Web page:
Where was he, at State Ville or?

Stanley A. Bass:

He was in Menard.

Harry A. Blackmun:

Menard.

Stanley A. Bass:

At the time he had a foot disability for which he had been awarded compensation by the Illinois Industrial Commission.

On March 10 of 1968, Haines while on work detail was threatened by two younger inmates about 30 years old.

Statements were made by the other inmates to the effect that the young blood was taking over and that the old blood like Haines was dying.

Haines did not immediately react to these torrents, but obtained an inmate pass to go outside and inspect the pile of cinders.

When Haines reentered the shack, the two younger inmates resumed their arguments and their threats stating that Haines had better watch out or he would be hurt.

Again, Haines did not react.

After Haines entered the bathroom, these other inmates approached him in a threatening manner and resumed the argument.

One of the two men asked him if he wanted to start something, he thinks of Dorothy and Haines then hit Dorothy with a shovel. Subsequently, there was a scuffle with Mr. Moore and after that Mr. Haines was taken by one of the officials of the prison to the solitary confinement.

Sometime after that which is not clear from the complaint, Mr. Haines was taken by the defendant Rogers to the disciplinary officer.

Mr. Haines refused to explain his actions other then to acknowledge he had hit Dorothy with the shovel.

He was locked again in an isolation cell until the report that he had from the defendant Duncan.

Sometime after that, it is also not clear how long the period was, the report was submitted to the disciplinary committee.

At that time Haines was brought before them and objected to certain statements regarding his hitting the shovel on the floor.

Haines had indicated that he had dislodged some dirt from the shovel and the defendant Lance wanted to know why plaintiff would hit Dorothy and stated that it been 28 years since Mr. Haines had been in the hole.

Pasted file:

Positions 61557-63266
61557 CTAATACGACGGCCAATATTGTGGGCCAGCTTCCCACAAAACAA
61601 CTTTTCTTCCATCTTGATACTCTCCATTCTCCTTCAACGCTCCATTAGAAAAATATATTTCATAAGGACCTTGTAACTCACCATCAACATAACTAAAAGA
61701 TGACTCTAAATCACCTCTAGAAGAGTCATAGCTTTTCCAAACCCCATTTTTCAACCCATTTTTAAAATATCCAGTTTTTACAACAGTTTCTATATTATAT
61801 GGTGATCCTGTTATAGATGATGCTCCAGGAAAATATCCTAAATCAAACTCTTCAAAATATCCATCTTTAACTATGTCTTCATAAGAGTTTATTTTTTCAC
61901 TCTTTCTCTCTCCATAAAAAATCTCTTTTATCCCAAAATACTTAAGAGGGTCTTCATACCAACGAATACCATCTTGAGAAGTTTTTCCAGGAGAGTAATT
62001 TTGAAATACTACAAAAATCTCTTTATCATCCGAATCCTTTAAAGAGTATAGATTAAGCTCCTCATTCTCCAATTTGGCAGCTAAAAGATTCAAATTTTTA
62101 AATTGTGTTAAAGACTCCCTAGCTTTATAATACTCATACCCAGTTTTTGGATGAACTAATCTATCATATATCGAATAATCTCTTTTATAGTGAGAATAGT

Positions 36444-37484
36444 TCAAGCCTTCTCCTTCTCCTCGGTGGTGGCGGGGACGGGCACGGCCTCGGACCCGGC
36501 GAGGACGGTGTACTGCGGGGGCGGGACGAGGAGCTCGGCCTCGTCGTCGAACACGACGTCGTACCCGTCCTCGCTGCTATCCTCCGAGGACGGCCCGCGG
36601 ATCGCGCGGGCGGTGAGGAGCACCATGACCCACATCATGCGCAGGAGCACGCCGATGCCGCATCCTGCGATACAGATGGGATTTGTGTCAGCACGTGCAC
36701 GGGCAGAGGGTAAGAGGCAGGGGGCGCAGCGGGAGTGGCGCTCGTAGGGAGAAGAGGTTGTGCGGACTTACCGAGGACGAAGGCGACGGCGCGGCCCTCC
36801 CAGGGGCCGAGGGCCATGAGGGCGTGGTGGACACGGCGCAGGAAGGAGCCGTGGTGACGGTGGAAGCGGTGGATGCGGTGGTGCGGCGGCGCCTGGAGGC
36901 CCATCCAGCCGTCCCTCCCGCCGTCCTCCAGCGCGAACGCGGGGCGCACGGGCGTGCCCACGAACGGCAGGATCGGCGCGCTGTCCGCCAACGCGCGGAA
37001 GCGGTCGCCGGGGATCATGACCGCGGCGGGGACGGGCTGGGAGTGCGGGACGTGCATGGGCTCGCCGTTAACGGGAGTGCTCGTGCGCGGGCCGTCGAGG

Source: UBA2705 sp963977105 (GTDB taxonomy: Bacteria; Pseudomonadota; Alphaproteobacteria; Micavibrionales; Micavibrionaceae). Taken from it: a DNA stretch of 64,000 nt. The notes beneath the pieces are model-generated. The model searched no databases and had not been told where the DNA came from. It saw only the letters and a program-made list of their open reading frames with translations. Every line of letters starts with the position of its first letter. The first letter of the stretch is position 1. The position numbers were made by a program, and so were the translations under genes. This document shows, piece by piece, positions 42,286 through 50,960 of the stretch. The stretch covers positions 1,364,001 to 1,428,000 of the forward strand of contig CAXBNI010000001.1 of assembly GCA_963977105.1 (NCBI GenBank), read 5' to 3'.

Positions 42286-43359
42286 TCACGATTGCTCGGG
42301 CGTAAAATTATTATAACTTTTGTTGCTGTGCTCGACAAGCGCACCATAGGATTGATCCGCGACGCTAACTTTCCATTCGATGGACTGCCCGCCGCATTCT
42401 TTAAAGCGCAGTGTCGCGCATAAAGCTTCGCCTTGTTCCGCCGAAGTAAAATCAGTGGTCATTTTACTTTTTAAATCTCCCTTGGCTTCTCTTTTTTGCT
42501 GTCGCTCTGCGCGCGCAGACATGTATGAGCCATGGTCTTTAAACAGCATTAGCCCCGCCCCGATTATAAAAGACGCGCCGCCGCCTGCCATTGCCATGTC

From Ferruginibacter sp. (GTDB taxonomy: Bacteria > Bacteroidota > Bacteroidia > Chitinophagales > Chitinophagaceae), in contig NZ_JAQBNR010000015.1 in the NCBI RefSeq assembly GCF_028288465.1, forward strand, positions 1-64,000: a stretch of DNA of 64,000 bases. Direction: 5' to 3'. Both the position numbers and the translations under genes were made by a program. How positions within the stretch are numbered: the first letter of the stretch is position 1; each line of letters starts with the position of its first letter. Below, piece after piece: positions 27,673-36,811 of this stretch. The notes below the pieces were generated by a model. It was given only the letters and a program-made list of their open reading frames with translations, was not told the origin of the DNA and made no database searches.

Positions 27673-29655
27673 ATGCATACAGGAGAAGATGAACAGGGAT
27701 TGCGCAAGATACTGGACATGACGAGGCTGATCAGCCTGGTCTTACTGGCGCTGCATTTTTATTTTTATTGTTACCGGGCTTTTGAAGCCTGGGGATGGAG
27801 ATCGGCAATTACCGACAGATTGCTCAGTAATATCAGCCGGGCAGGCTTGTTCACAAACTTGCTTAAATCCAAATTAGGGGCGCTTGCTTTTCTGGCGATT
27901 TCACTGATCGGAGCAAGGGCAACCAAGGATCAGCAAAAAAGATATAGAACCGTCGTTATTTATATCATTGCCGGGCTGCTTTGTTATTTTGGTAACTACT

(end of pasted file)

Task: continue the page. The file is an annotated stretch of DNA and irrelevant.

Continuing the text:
When plaintiff refused to talk to these officers he was given 15 days punishment in solitary from March 10 to March 25, 1968.

Mr. Haines described somewhat the conditions of the solitary.

He said that it was a dark cell, that he had no bed or mattress, that he had to sleep on the floor on blankets, that he had received one regular meal during the afternoon and some bread in the morning and in the evening, that there were no personal articles of hygiene, specifically no soap or towel and that his false teeth became so rancid he had to take them out.

Following his day in solitary confinement, Mr. Haines was demoted to C grade which meant that he lost certain commissary privileges and other privileges which Haines said are not known to him.

Although in discovery Haines filed numerous requests for admissions and interrogatories where he sought to ascertain more information along that line.

The issues in the case are first whether or not the District Court prematurely dismissed the complaint.